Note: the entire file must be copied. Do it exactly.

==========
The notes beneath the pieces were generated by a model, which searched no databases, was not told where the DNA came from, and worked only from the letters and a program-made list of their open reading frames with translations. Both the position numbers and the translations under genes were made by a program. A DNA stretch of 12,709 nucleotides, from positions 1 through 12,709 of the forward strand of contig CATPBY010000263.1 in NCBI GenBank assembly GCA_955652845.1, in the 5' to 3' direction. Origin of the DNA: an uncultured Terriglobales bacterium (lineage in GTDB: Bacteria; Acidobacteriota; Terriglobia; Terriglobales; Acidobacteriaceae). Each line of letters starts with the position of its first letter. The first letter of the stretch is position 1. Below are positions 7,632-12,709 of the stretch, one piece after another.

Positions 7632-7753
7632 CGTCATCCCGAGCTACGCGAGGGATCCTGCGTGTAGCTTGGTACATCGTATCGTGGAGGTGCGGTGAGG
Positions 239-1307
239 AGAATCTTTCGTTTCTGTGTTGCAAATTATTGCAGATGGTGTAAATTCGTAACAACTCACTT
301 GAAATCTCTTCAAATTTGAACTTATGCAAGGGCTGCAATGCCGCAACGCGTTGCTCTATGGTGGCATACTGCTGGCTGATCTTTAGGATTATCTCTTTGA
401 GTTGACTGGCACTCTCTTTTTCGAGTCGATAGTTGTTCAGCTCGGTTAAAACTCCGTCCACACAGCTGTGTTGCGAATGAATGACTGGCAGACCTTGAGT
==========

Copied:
The notes beneath the pieces were generated by a model, which searched no databases, was not told where the DNA came from, and worked only from the letters and a program-made list of their open reading frames with translations. Both the position numbers and the translations under genes were made by a program. A DNA stretch of 12,709 nucleotides, from positions 1 through 12,709 of the forward strand of contig CATPBY010000263.1 in NCBI GenBank assembly GCA_955652845.1, in the 5' to 3' direction. Origin of the DNA: an uncultured Terriglobales bacterium (lineage in GTDB: Bacteria; Acidobacteriota; Terriglobia; Terriglobales; Acidobacteriaceae). Each line of letters starts with the position of its first letter. The first letter of the stretch is position 1. Below are positions 7,632-12,709 of the stretch, one piece after another.

Positions 7632-7753
7632 CGTCATCCCGAGCTACGCGAGGGATCCTGCGTGTAGCTTGGTACATCGTATCGTGGAGGTGCGGTGAGG
Positions 239-1307
239 AGAATCTTTCGTTTCTGTGTTGCAAATTATTGCAGATGGTGTAAATTCGTAACAACTCACTT
301 GAAATCTCTTCAAATTTGAACTTATGCAAGGGCTGCAATGCCGCAACGCGTTGCTCTATGGTGGCATACTGCTGGCTGATCTTTAGGATTATCTCTTTGA
401 GTTGACTGGCACTCTCTTTTTCGAGTCGATAGTTGTTCAGCTCGGTTAAAACTCCGTCCACACAGCTGTGTTGCGAATGAATGACTGGCAGACCTTGAGT